The Palace of the Moorish Kings  continues its run on Wednesday, August 15th, and runs through this Saturday, August 18th.   The Wednesday and Thursday night performances  start at 7:30 PM, while Friday and Saturday nights begin at 8:00 PM.  Note that half-price student tickets are available 15 minutes prior to every curtain.  Trustus Theatre is located at 520 Lady Street, behind the Gervais St. Publix. Parking is available on Lady St. and on Pulaski St.  The Main Stage entrance is located on the Publix side of the building.  For more information or reservations, call the box office at 803-254-9732, or visit http://www.trustus.org .

 

For Your Consideration -- Jasper's take on three plays opening in Columbia this week

Jasper loves going to the theatre. On rare occasions, he'll just show up and be surprised by what he gets. But most of the time, he does his homework. There are three shows opening in the city this week. One you should just show up for and have a good time. One you might want to do a little planning for. And another that you need to know what you're getting into so, you know, you can really get into it. Anything Goes, opening at Workshop Theatre on Friday night and running through October 1st, is like an ice cream sundae. You really just have to go for it. Other than knowing it's Cole Porter and how, like ice cream and chocolate syrup, it's brilliant in its simplicity, you don't need to over-analyze it. Just have fun. And, given that Cindy Flach is directing it, yeah, you will have fun. Flach has a way, not only with execution, but with space. Her shows conjure up words like pizzazz, and sizzle, and flare. She's another one of Columbia's treasures who asks for little attention, but always gets the job done and gets it done well.

On Wednesday night, in some wild configuration of the Trustus Black Box and Late Night series, our boy Larry Hembree opens Randall David Cook's play, Third Finger, Left Hand. The show plays Wednesday nights at 7:30 and Friday and Saturday nights at 11, for two weeks. Cook is a hometown boy who has done well so, in our book, that would be reason enough to go out and support this show with your patronage. But there's more -- well, first of all, you know Larry Hembree and the kind of weird and magical spells he tends to put on a stage, so, there's that. But the bottom line is that the play has been described as both "Southern gothic" and "twisted" -- terms that makes Jasper's pulse absolutely race. (Jasper likes weird -- why hide it?) But here's the thing -- Cook and Hembree are also presenting a little bonus, next Tuesday the 20th, when they give a staged reading of another little something from Cook's box of tricks, a play called Southern Discomfort. In an effort to construct something of a study of Cook's work, we'll be seeing both the reading and the play next week. Then we're going to sit down and decide what we really think of Cook's work and talk about it. We invite our lovely readers to join us in this online discussion next week. Come back here -- right here -- and share your comments below. We look forward to getting your views.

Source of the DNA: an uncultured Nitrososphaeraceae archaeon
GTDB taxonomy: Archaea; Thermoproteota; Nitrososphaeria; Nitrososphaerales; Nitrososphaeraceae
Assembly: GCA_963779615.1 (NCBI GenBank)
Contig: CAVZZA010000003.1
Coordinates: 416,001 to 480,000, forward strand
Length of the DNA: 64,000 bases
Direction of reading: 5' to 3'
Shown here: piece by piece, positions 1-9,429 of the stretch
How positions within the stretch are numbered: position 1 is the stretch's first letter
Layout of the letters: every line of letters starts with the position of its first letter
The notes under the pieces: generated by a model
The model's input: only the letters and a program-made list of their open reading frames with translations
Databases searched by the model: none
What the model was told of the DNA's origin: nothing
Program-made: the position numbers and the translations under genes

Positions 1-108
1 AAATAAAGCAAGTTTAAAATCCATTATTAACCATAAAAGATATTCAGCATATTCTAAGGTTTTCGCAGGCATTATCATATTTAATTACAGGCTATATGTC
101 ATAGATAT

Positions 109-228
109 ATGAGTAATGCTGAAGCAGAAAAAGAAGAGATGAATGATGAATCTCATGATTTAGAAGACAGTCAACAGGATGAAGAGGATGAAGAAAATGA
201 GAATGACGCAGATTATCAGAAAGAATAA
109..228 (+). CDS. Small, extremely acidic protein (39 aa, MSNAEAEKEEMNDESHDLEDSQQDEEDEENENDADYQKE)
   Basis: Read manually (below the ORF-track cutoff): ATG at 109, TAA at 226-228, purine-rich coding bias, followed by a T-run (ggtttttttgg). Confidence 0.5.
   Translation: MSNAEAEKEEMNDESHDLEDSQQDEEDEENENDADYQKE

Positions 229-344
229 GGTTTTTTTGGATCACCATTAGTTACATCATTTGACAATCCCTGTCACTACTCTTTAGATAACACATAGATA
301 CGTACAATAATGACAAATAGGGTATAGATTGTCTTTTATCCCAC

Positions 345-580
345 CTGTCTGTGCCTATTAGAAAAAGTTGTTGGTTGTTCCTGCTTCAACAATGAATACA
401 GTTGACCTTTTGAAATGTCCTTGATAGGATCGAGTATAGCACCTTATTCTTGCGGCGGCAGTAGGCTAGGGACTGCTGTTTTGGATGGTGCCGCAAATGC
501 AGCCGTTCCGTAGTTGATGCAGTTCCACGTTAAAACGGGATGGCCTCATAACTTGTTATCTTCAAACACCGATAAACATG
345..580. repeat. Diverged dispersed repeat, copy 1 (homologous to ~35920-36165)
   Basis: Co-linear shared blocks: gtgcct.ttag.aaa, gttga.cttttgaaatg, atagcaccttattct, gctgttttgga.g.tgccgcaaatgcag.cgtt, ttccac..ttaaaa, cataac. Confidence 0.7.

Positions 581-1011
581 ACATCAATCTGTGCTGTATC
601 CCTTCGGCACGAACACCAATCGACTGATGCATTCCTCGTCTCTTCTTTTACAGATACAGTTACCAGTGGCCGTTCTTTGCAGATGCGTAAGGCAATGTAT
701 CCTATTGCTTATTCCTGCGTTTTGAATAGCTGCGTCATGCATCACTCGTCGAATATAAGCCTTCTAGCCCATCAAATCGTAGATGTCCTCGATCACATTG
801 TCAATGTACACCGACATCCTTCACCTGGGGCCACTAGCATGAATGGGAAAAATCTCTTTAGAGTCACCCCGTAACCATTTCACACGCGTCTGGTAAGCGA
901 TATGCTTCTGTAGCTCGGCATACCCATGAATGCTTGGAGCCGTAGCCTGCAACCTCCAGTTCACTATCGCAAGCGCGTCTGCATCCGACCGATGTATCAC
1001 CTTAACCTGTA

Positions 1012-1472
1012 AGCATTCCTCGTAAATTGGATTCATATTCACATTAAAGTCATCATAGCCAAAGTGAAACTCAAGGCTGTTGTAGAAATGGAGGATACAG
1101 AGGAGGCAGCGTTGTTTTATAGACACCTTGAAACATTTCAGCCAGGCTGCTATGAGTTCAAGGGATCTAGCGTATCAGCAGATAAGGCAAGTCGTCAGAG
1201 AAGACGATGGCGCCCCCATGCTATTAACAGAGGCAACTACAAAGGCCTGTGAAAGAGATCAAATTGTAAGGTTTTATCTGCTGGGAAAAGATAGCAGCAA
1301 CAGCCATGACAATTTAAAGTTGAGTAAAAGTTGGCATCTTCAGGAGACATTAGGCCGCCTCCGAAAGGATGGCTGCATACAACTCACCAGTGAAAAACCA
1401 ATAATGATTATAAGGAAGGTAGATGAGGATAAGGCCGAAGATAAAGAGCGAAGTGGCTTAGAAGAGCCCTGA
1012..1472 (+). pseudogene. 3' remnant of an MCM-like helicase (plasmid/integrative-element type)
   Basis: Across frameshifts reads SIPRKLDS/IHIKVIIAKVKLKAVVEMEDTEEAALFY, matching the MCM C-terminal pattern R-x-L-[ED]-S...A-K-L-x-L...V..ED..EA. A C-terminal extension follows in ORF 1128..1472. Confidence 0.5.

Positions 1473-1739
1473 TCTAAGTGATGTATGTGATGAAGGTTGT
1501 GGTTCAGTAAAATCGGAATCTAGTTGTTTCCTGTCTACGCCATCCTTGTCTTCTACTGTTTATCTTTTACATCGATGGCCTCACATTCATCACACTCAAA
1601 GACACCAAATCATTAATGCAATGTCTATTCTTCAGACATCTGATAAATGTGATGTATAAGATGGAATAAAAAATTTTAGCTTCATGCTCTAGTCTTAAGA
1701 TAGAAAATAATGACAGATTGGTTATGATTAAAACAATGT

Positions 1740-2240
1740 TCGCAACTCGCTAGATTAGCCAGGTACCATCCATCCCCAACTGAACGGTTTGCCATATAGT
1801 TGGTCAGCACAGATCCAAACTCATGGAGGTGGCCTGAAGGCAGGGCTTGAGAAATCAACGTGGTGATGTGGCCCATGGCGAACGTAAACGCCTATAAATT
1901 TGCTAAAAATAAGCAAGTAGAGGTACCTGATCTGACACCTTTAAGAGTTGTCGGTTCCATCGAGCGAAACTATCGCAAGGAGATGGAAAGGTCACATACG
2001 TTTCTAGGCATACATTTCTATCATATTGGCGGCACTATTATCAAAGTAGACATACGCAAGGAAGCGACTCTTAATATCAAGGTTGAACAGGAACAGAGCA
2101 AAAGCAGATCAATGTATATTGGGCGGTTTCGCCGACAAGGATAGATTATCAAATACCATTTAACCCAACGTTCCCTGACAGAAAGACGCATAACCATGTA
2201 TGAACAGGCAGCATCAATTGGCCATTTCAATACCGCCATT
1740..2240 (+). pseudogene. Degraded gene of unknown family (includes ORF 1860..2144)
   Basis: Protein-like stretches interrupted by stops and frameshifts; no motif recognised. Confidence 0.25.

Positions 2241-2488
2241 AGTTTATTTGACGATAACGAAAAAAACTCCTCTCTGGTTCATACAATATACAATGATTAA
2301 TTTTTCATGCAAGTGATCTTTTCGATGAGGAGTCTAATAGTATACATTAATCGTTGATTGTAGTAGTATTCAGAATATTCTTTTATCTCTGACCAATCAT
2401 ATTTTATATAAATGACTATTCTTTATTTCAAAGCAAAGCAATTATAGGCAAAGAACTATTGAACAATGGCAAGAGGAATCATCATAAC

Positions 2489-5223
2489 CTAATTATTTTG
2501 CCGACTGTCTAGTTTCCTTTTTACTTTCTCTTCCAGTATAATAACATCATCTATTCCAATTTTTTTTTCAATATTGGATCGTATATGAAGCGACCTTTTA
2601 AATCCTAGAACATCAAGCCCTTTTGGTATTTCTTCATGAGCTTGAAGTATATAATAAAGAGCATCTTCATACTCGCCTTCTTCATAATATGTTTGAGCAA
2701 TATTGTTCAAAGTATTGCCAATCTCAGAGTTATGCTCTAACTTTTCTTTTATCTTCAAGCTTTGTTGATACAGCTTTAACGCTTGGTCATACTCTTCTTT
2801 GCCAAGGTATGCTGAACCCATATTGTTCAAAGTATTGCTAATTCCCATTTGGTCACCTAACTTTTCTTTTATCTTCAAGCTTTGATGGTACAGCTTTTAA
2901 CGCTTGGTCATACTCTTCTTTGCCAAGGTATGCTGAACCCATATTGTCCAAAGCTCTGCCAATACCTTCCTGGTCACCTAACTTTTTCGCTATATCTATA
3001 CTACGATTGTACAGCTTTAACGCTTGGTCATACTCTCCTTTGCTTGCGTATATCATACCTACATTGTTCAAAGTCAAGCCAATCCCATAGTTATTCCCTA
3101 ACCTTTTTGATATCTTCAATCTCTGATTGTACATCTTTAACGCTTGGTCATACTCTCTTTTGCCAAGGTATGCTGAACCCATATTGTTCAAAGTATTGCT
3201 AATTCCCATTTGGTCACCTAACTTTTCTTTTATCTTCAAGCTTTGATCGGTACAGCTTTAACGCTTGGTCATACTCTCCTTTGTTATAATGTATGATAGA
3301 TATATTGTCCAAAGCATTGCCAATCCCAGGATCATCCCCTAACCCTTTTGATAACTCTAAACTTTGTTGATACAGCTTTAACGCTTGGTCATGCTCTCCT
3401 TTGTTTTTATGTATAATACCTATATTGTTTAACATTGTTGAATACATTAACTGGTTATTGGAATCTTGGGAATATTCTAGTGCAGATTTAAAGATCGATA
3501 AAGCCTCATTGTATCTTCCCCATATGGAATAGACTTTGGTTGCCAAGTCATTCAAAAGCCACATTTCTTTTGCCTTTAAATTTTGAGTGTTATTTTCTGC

Finally, a third play opens this week that already has us wiggling in our seats. We've never seen David Mamet's Oleanna, but we've seen David Mamet's Race (with David Spade) and his Glengarry, Glen Ross (with Alan Alda), and we've seen his films, Wag the Dog, The Postman Always Rings Twice, The Verdict, to name just a few. So we know that when David Mamet writes for us, we have to prepare ourselves to be receptive. Mamet's use of language and delivery (called "Mamet speak") is unique and edgy and a little scary. Rather than enjoying a little vino or a draught of bourbon before a Mamet play, we recommend you dose up on caffeine -- not to help you stay awake, but rather to help you keep up. Mamet is unrelenting. That said, the subject of Oleanna is sexual harassment in the academy. A subject far too serious to trivialize or present solely for entertainment value. Mamet doesn't - it will be interesting to see what director, Ait Federolf, a senior in the department of theatre at USC, does with his production. It opens at the USC Lab Theatre on Thursday night, the 15th -- but you'll be busy then attending the Jasper Magazine Launch Party at Speakeasy -- and only runs until the 18th. All shows are at 8 pm and cost $5 -- with tickets available only at the door.

For more information on all three plays, visit the following websites or addresses  respectively:

Anything Goes - workshoptheatre.com/11-12season_AnythingGoes.html

Third Finger, Left Hand - Trustus.org

Oleanna - bushk@mailbox.sc.edu